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Jason Locklin


  • PhD (2004) University of Houston
  • M.S.(2002) University of Alabama at Birmingham
  • B.S.(1999) Millsaps College, Jackson Mississippi

In the Lab

Our research focuses on growing functional polymers from surfaces using different surface initiated polymerization techniques.

Much of our research is focused around growing functional polymers from surfaces in a “grafting from” method using different surface initiated polymerization techniques. Surface-bound initiators are tethered to a substrate (such as glass, metal, or plastic) and the polymer is grown directly from the initiator, resulting in the covalent attachment of polymer chains to the surface. In a densely packed environment, the polymer chains adopt an upright conformation, forming what are called polymer brushes. Irreversibly immobilized polymer chains have excellent long-term stability, even adverse environments, which make them attractive for a wide variety of applications. Currently, we are using ring-opening polymerization (ROP), Kumada catalyst-transfer polycondensation (KCTP), Stille catalyst-transfer polycondensation (SCTP), atom-transfer radical polymerization (ATRP) and conventional free radical polymerization to develop functional coatings for the following applications: stimuli responsive surfaces, photo-induced mechanical motion, sensors for biological arrays, antimicrobial coatings and enzymatic biofuel cells. Visit research in the Locklin Lab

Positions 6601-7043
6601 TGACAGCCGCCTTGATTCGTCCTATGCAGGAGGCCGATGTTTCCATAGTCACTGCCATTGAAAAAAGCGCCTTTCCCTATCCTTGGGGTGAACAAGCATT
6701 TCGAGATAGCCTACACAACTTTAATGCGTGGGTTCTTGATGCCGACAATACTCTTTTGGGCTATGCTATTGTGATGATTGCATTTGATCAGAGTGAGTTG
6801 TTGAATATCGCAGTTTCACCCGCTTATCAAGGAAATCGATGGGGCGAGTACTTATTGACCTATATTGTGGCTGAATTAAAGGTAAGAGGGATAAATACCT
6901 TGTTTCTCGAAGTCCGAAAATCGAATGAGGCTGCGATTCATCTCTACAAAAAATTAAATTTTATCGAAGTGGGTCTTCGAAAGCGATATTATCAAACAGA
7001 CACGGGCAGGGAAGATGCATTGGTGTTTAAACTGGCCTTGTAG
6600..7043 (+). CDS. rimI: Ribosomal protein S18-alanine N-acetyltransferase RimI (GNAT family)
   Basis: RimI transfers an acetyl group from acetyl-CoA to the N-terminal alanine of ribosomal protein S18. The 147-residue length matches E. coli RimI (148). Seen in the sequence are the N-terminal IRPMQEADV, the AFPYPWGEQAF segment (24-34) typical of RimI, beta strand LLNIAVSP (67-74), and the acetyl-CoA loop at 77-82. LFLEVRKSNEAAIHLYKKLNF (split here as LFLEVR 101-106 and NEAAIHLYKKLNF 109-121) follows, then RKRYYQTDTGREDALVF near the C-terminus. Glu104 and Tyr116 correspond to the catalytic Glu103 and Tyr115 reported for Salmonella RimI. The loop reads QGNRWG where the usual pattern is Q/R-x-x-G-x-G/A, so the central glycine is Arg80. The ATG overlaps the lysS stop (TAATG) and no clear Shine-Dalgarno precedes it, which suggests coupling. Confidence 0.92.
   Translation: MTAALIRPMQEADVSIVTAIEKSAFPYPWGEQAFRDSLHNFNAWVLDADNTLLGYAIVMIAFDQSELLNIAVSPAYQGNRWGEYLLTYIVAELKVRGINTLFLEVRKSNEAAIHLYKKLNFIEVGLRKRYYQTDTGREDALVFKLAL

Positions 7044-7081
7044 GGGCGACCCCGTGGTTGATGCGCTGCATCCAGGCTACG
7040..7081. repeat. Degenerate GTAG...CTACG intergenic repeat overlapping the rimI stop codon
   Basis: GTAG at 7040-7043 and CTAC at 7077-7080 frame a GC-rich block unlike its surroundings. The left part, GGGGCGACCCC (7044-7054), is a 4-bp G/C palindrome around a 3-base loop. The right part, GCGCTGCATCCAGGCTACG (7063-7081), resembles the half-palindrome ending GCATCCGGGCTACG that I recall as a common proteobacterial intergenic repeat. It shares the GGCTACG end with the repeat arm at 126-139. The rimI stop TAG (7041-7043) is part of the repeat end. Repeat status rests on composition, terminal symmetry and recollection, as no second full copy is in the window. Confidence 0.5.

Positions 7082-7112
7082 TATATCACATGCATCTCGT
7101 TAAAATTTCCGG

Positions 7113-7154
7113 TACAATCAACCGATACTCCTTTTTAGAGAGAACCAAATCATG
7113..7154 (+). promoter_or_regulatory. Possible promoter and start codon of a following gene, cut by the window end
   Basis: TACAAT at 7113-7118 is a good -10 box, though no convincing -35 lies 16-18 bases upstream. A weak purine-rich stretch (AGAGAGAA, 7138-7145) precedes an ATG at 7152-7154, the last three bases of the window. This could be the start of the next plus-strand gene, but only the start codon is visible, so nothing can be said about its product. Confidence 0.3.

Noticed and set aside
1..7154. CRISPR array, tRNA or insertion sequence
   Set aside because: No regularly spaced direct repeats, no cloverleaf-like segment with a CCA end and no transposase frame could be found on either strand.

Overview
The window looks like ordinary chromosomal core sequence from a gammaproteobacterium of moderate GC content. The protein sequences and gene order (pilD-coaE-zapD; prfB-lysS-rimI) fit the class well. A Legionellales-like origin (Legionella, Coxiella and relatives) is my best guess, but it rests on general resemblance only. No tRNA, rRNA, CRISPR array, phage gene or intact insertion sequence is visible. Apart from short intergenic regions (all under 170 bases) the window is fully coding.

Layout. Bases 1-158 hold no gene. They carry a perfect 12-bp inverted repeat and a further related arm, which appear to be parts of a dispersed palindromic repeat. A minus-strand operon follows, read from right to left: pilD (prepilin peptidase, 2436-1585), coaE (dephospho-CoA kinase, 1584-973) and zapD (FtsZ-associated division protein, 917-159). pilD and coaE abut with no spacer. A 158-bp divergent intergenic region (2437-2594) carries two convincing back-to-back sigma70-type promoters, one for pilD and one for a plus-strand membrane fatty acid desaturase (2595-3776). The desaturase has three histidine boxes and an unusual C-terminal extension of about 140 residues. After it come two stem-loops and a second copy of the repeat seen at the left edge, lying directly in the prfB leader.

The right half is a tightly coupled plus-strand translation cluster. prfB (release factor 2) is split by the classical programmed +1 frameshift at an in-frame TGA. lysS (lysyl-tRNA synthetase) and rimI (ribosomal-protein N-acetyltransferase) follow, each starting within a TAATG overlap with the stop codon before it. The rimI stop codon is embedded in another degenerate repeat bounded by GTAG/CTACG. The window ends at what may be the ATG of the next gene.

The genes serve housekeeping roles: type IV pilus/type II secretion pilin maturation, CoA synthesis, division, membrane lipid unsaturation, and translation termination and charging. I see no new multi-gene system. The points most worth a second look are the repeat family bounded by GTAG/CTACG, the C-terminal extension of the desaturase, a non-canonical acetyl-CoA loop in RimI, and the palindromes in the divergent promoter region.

Research Interest

  • ​Biodegradable Polymers
  • ​Biodegradable Implants
  • ​Surface Initiated Polymerization
  • Postpolymerization Functionalization
  • Conjugated Polymer Brushes
  • Antimicrobial Polymers
  • Stimuli-Responsive Hydrogels
  • Block Copolymers
  • Surface-Initiated Ring Open Polymerization
  • Mechanoresponsive Polymers
  • Surface Plasmon Resonance Spectroscopy


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